In two separate studies, researchers using different methods of high-precision dating attempted to illuminate the series of events that led to the demise of vast swaths of life on Earth nearly 66 million years ago. Both studies agree that Deccan Traps volcanism - not an asteroid alone - played a role in the mass extinction event, but they differ in their emphasis on the volcanism's triggering power. The work to understand this major climate-driven extinction event informs understanding of present-day human-driven climate change. The history of life on Earth has been punctuated by five mass extinction events. Perhaps the most well-known of these extinctions occurred at the end of the Cretaceous period, which spelled the end of the long reign of non-avian dinosaurs. What triggered Cretaceous-Paleogene (K-Pg) mass extinction, however, remains debated - was it an asteroid, or a series of massive volcanic eruptions over thousands of years within the Deccan Traps volcanic province of India, or both? A better understanding of the timing of the Deccan Trap volcanic eruptions, particularly as compared to the Chicxulub asteroid impact, could help resolve this debate.
Blair Schoene and colleagues used uranium-lead (U-Pb) dating to construct a precise timeline of eruption within the Deccan Traps. U-Pb dating can achieve far more precise ages than previously used techniques by measuring the ratio of uranium and lead isotopes within individual crystals of zircon, a mineral commonly formed in cooling magma. Like a newly wound watch ticking precisely to the second, radioactive isotopes of uranium contained within zircon begin to decay as soon as the mineral crystalizes, slowly yet steadily transforming into lead isotopes at known rates. Thus, the current ratio of the two isotopes within an individual zircon can be used to determine its age with an uncertainty as low as ±40,000 years. Schoene et al. sampled nine of the largest and most complete Deccan formations, collecting zircon from the volcanic ash beds and soils embedded between each of the ancient lava flows. The method allowed the authors to determine dates for each eruptive event. The results indicate that the Deccan Traps erupted in four high-volume events - each lasting roughly 100,000 years in length and unleashing vast amounts of magma and climate-transforming greenhouse gases, into the environment. The results suggest that the onset of these eruptive events began tens-of-thousands of years before the Chicxulub bolide impact. According to the authors, the amounts of methane, carbon dioxide and sulfur dioxide belched into the atmosphere during the Deccan eruptions could have dramatically altered the planet's climate and environments, triggering mass extinctions long before the asteroid's arrival.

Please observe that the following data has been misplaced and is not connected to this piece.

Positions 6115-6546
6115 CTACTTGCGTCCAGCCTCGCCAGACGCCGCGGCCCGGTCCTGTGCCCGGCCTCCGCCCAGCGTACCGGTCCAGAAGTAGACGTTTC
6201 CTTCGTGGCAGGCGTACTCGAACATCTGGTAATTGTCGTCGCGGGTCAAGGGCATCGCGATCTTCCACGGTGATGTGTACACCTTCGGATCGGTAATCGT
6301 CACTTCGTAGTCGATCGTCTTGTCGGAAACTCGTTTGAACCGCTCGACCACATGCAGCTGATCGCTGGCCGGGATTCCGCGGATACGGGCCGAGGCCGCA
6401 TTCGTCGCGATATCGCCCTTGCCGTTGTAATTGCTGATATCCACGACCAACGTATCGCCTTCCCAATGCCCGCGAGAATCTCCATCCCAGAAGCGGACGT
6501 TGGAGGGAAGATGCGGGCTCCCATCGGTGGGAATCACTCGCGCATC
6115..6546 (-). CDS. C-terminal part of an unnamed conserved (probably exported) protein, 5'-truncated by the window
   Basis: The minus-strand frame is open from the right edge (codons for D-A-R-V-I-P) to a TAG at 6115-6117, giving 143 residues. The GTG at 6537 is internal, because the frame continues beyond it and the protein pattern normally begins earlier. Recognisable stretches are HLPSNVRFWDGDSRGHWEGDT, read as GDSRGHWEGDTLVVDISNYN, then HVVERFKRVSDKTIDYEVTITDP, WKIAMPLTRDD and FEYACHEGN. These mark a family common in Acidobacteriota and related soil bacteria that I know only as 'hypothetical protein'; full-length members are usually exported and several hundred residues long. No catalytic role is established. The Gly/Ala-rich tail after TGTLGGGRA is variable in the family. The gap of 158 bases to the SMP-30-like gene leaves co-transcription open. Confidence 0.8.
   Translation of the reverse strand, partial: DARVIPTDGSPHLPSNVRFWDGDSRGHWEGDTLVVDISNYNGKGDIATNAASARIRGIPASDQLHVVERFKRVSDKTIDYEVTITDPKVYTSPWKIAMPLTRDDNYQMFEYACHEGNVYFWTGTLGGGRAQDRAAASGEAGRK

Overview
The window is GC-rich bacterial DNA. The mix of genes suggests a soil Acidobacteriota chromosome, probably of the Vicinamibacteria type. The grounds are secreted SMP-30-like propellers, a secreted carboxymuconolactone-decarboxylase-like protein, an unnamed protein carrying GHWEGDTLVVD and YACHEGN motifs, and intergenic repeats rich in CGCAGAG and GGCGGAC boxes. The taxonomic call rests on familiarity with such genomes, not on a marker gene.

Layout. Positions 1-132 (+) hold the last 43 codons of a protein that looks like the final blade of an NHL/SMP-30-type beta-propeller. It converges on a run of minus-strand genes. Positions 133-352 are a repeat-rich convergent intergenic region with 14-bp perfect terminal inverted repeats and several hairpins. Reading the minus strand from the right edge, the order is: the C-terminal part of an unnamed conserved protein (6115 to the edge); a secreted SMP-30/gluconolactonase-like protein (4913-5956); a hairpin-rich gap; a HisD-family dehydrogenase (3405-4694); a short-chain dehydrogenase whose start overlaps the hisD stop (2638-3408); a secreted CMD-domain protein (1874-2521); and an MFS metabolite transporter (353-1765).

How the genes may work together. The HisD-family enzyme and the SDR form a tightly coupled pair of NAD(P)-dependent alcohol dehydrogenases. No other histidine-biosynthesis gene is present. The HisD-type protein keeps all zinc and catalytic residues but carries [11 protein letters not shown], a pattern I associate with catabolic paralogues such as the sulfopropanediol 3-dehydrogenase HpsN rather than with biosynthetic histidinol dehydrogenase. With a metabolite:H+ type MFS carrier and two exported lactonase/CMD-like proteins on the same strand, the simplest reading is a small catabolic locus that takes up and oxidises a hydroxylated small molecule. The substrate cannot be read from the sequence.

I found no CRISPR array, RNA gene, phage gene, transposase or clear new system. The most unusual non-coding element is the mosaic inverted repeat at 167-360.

Courtney Sprain and team used a different geochronological technique: argon-argon (40Ar/39Ar) dating. This approach to dating relies on the measurement of radiogenic argon gas released from a sample following nuclear radiation. While less precise, the method addresses some of the limitations of U-Pb dating. Sprain et al. conclude that much of the Deccan lava volume (over 75%) erupted nearly 600 thousand years after the K-Pg extinction event, which limits the responsibility of magmatism as a primary trigger of the extinction, they say. In a related Perspective, Seth Burgess discusses each study's findings and highlights how different methodologies, while each more precise than their predecessors and uniquely valuable in their own way, can lead to significantly different interpretations of the same geological event. "Ever better datasets permit ever more detailed interrogation of the rock record, which answers some questions, but also generates new ones," writes Burgess.